Noh and Kyogen is well known as a Japanese traditional art form which can be compre with Kabuki and Bungaku.
Actually, the history of Noh and Kyogen date back to the Nara–Heian period(710-1185) and is even longer than Kabuki, which is one of representative Japanese traditional performing arts.
Here, you are learning the basic history of Noh and Kyogen, how they were passed down to the present, dates back from the pre-Muromachi periods. (Muromachi period started since 1336.)
History of Noh and Kyogen: from pre-establishment to the modern times
Noh and Kyogen stem from “ Sarugaku” originating from “ Sangaku.”
It is believed that Sangaku came from China during the Nara period(710-784), and in the Heian period(784-1185), it had developed into Sarugaku characterized as a comical theater.
Sarugaku came to be a play for Shinto ritual with the times.
During the period of the Northern and Southern Dynasties to the Muromachi(1336-1392), Kan-ami who was a popular Sarugaku instructor at that time, completed Sarugaku with his son Zeami.
During the Muromachi to Azuchi-Momoyama period(1568-1600), the government employed Nohgaku(Noh and Kyogen)as “Shikigaku,” which made it popular to the extent which many military commanders performed Nohgaku and played the Hayashi tune of music.
Moreover, it is believed that 90 percent of the present repertory was created in this era.
Kyogen, which inherited a “comical” element of Sarugaku, developed alongside Noh.
During the Muromachi period, improvised acts based on a simple plot were commonly seen. With unscripted lines, Kyogen performers displayed a short comical play.
After promoting to Shikigaku in the Azuchi-Momoyama period, Kyogen received the patronage of the military government, which brought creation of scripts.
Three schools were also established.
I will mention about them in detail below.
However, following the Meiji Restoration(the Tokugawa government in Edo was overthrown in 1868), the government’s support ceased, which caused the decline of Noh and Kyogen.
Consequently, Noh performers left from the stage, and exemplified as the extinction of “Sagi” which was one of the three school ,due to a lack of successors.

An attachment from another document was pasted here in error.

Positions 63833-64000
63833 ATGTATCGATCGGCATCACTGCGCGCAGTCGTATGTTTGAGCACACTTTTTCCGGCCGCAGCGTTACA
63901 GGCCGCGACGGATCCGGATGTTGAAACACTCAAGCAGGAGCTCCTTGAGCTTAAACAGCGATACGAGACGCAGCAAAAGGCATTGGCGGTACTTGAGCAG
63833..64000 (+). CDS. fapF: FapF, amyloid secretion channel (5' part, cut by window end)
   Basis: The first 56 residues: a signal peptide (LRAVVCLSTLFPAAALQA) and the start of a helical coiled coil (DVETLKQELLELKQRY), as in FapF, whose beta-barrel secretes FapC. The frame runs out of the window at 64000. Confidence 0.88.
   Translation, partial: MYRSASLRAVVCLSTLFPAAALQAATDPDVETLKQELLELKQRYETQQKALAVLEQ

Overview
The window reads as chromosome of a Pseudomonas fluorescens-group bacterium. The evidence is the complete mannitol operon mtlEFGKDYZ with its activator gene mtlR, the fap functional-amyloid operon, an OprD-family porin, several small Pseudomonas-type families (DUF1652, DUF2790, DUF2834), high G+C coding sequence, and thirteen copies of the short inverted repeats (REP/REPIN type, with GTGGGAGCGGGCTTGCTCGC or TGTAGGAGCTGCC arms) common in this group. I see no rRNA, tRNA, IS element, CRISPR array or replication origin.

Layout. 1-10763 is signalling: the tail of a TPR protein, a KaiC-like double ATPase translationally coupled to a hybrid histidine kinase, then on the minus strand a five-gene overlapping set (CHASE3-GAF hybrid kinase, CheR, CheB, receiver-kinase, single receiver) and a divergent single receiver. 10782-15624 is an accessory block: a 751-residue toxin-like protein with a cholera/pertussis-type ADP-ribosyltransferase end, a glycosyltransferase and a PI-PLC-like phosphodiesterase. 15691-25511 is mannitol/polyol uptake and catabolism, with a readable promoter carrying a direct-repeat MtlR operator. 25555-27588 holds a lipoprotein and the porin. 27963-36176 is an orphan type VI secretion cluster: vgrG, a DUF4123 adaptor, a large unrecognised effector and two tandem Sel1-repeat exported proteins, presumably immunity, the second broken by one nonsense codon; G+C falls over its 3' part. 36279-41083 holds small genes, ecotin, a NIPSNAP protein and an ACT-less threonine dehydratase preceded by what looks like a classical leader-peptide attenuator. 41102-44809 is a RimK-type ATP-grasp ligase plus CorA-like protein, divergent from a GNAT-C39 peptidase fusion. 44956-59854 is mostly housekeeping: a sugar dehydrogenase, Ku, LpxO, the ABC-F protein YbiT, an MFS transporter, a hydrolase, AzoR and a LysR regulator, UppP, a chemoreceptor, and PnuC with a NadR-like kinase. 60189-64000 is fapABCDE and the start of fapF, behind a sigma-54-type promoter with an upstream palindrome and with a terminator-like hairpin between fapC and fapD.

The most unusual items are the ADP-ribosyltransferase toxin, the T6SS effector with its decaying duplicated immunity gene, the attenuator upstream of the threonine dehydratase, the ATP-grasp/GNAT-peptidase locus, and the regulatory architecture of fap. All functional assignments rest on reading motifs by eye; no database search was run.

During the Taisho- Showa period(1912-1989), a turbulent age, the rest of Noh performers strived to retain the tradition.
With their dedication, Noh and Kyogen have remained as the same over centuries of performance.
Founder of Noh: Kan-ami and Zeami
Kan-ami and Zeami are credited with having perfected Noh as it exists today.
Kan-ami was a Noh performer whose stage name was “ Kanze,” and was called Kan-ami when he became a monk.
He was based in Nara but sometimes performed in Kyoto, meanwhile he accomplished the foundation of the present Noh form.
Kan-ami has been considered as the founder of Noh with his son, Zeami.
In the Muromachi period, when Kan-ami performed in Kyoto, the third shogun Yoshimitsu Ashikaga was very impressed, so that, Noh, which would be an offering at shrines, came under the patronage of the military government.
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In this way, the art for the general public reached an honorable position, an official art for the Shogun family.
Zeami, a successor of Kan-ami, have drawn up the concept of Yugen (profound grace and subtlety) and completed the perfect form of Noh.
His numerous works including “Sanemori” and “Takasago” are still performed today.
Kanzmi and Zeami were creators of Shitekata Kanze School, the largest school out of the five existing Noh schools.
In terms of the school, there were different schools depend on the actors who played the main roles (shitekata), supporting roles (wakikata), musical accompaniment (hayashikata), and so on.
The five schools were made of “ Kanze”, “Hosho”, “Konparu”, “Kongo” and “Kita”.
Three Kyogen schools: “ Sagi”, “Ohkura” and “Izumi”
During the Edo period(1603-1867), Kyogen enjoyed its heyday with the launch of three schools, “ Sagi” “Ohkura” and “Izumi.”
As Kyogen has a strong element of improvised performance, the first script appeared later than that of Noh.
The first script, “ Tensho-bon,” made in 1576, which was 150 years later than that of Noh.
Until then, performers played with improvised dialogues based on a simple plot.
In the Edo period, Noh and Kyogen were adopted as “Shikigaku,” which led “ Ohkura,” the oldest school, to get off the ground with “ Konparu” of Noh. “ Izumi” also strived in Kyoto, Owari and Kaga.
“Sagi” was the most flourished school out of the three.
“Sagi” boasted its prosperity with “Kanze,” a leader of the Shitekata five schools, and enjoyed its prosperity under the patronage of great feudal military lords, such as the Tokugawa.
After the Meiji Restoration, a decline of the government caused the diminishment of Nohgaku and its supporters, for instance, a collapse of “Sagi” and the disappearance of the masters of “Ohkura” and “ Izumi.”
However, later on, “Ohkura” and “Izumi” were restored by passionate disciples and have remained today.
Sagi style’s Kyogen was passed down to the present and is performed by amateur performers in Yamaguchi city in Yamaguchi prefecture, Sado city in Nigata prefecture, and Saga prefecture.
Hopefully, you have enjoyed the history of Noh and Kyogen, such as why Noh and Kyogen are a set of art and how they were handed down to the present.
Noh and Kyogen represent a 400-year-old Japanese culture, Japanese life style and the way of thinking.
Broadening your insights will bring you more joyful appreciation of Noh and Kyogen!